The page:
By Andrew Doughman, Nevada News Bureau: Nevada state legislators may catch a break under a debt-relief proposal from President Barack Obama.
Obama has proposed deferring interest payments on money the states have borrowed to pay unemployment insurance benefits.
The federal government began to charge interest on those loans this past month. Gov. Brian Sandoval included $66 million in his proposed budget to cover the 4 percent interest Nevada would owe during the next two years.
Suspending interest payments would mean the governor appropriated $66 million to make payments that the state would no longer owe during this budget session. Legislators would be able to redirect the $66 million to restore cuts Sandoval proposed, or they could cut it from the budget, reducing state spending.
Obama has yet to release his proposed budget, but the Washington Post reports that the plan has a catch.
Starting in 2014, the proposal would require states to increase the portion of workers’ wages subject to the unemployment insurance tax from $7,000 to $15,000. This is a tax that employers pay.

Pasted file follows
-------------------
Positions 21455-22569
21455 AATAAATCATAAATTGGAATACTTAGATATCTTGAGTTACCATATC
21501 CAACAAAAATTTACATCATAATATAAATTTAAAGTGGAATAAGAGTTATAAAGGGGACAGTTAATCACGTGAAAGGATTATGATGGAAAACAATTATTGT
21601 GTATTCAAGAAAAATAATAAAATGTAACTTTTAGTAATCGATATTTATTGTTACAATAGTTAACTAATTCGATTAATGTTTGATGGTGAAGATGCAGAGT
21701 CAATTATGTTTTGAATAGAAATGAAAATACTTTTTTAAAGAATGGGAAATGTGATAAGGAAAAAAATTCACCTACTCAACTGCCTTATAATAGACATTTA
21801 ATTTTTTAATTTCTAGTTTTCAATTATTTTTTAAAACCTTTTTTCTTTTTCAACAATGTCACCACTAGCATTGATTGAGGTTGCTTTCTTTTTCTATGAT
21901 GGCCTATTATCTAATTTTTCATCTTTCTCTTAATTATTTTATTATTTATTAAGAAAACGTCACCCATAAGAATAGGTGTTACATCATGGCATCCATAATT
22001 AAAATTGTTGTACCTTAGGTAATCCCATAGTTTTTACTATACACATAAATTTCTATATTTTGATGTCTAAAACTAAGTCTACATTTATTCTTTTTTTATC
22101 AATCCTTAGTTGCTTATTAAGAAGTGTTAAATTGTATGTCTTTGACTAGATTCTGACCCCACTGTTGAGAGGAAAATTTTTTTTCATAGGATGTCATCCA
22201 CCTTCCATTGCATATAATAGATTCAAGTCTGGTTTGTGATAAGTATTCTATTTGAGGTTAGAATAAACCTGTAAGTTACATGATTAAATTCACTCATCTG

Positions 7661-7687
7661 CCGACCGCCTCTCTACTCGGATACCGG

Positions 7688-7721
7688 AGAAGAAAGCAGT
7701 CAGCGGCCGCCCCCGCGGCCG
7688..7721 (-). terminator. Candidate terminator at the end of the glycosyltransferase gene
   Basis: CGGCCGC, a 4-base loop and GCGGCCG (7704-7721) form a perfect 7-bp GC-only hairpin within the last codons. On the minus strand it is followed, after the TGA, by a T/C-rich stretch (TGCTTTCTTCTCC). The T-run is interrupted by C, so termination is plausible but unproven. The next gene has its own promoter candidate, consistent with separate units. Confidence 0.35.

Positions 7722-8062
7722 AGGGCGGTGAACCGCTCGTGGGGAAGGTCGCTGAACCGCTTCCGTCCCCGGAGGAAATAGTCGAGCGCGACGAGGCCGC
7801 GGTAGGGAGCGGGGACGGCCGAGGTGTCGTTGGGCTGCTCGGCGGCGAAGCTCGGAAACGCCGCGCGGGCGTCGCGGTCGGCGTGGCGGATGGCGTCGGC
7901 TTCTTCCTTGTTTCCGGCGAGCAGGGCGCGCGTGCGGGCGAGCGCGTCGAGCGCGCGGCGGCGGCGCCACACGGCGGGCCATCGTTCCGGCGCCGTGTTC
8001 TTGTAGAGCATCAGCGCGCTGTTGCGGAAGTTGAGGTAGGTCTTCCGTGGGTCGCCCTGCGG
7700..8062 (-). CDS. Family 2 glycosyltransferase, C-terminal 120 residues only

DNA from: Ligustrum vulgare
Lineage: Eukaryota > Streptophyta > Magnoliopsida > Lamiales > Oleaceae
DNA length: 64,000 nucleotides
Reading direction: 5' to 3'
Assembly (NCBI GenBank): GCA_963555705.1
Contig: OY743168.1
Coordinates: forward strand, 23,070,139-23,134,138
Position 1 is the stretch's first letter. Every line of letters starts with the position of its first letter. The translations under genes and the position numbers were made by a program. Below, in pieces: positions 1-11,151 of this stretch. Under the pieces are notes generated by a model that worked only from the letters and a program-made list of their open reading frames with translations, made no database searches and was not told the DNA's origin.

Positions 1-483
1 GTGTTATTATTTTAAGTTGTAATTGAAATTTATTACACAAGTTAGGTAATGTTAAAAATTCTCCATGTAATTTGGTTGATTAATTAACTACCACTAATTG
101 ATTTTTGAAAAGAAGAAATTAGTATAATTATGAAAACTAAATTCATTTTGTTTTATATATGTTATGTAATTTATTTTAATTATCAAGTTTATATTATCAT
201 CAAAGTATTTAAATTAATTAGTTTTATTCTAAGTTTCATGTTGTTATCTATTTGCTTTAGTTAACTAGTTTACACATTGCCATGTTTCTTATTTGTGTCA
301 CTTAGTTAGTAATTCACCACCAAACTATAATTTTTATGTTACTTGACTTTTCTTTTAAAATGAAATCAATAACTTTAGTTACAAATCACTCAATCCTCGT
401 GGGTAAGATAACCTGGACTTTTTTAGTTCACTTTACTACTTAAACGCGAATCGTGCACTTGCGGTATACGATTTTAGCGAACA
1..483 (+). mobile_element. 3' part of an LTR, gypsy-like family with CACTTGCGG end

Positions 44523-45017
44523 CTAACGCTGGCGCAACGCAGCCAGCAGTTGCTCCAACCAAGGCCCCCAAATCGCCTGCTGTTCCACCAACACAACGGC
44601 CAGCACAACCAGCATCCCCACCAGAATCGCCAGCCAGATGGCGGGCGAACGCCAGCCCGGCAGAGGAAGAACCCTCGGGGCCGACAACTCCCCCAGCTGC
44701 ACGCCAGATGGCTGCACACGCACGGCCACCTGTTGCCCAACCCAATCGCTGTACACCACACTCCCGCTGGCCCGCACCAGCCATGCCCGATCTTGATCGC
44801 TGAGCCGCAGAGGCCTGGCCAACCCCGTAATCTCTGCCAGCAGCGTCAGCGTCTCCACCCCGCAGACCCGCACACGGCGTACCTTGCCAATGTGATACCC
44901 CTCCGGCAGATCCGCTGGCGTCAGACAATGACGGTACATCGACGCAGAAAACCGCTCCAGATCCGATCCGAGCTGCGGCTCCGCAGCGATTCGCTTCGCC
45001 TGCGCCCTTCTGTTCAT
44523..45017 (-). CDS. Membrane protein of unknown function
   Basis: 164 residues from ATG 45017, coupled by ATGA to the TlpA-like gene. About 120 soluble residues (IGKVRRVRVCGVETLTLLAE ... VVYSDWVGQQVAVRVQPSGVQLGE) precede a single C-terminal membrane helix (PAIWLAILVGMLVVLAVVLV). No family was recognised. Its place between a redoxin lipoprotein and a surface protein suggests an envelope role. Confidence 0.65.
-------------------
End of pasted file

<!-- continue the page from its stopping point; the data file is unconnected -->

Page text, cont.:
The proposed moratorium on interest payments does not appear to cancel any debt outright.
Nevada’s unemployment benefits reserves were $757.5 million during August, 2008, but the state quickly drained these funds as the recession worsened.
Nevada now owes the federal government $645 million for the money it borrowed to pay out unemployment benefits.
Nevada’s unemployment rate is still the highest in the nation at 14.5 percent, and the fund currently pays out regular unemployment benefits to 50,000 Nevadans.
Following a meeting today, Sandoval said it is to early to comment on the proposal because he has not analyzed the long-term effect of the plan.
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